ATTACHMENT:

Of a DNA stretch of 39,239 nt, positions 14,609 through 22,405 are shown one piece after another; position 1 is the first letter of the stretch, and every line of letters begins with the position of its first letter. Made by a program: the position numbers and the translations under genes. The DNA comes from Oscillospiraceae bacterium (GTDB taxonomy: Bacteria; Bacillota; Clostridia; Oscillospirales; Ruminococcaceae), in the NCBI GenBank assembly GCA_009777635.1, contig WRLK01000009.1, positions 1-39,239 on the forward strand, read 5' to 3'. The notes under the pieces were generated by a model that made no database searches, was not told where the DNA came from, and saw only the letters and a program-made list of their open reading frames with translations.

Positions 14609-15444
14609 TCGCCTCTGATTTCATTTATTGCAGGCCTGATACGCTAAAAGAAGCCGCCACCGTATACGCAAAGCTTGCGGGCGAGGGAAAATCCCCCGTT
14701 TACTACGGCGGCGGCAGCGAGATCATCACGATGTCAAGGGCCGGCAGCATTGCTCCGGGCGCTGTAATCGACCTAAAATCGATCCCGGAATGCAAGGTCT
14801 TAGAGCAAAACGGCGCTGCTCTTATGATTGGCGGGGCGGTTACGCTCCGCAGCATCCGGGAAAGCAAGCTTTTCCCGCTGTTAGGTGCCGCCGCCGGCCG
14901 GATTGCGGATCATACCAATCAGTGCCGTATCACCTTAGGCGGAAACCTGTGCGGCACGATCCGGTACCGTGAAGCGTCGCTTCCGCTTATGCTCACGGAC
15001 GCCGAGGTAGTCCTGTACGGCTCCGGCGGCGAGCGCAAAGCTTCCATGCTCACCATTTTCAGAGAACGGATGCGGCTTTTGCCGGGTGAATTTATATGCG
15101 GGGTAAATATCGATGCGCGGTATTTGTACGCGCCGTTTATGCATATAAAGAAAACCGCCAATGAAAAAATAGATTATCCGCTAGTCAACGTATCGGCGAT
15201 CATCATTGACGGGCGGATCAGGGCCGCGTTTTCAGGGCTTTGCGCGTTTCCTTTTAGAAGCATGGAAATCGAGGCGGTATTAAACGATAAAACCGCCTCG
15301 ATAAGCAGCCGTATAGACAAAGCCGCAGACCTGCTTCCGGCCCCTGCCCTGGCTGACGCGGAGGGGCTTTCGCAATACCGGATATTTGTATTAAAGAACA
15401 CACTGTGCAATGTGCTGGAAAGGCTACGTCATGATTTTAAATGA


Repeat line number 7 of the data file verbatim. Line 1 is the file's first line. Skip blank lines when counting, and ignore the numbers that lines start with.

15001 GCCGAGGTAGTCCTGTACGGCTCCGGCGGCGAGCGCAAAGCTTCCATGCTCACCATTTTCAGAGAACGGATGCGGCTTTTGCCGGGTGAATTTATATGCG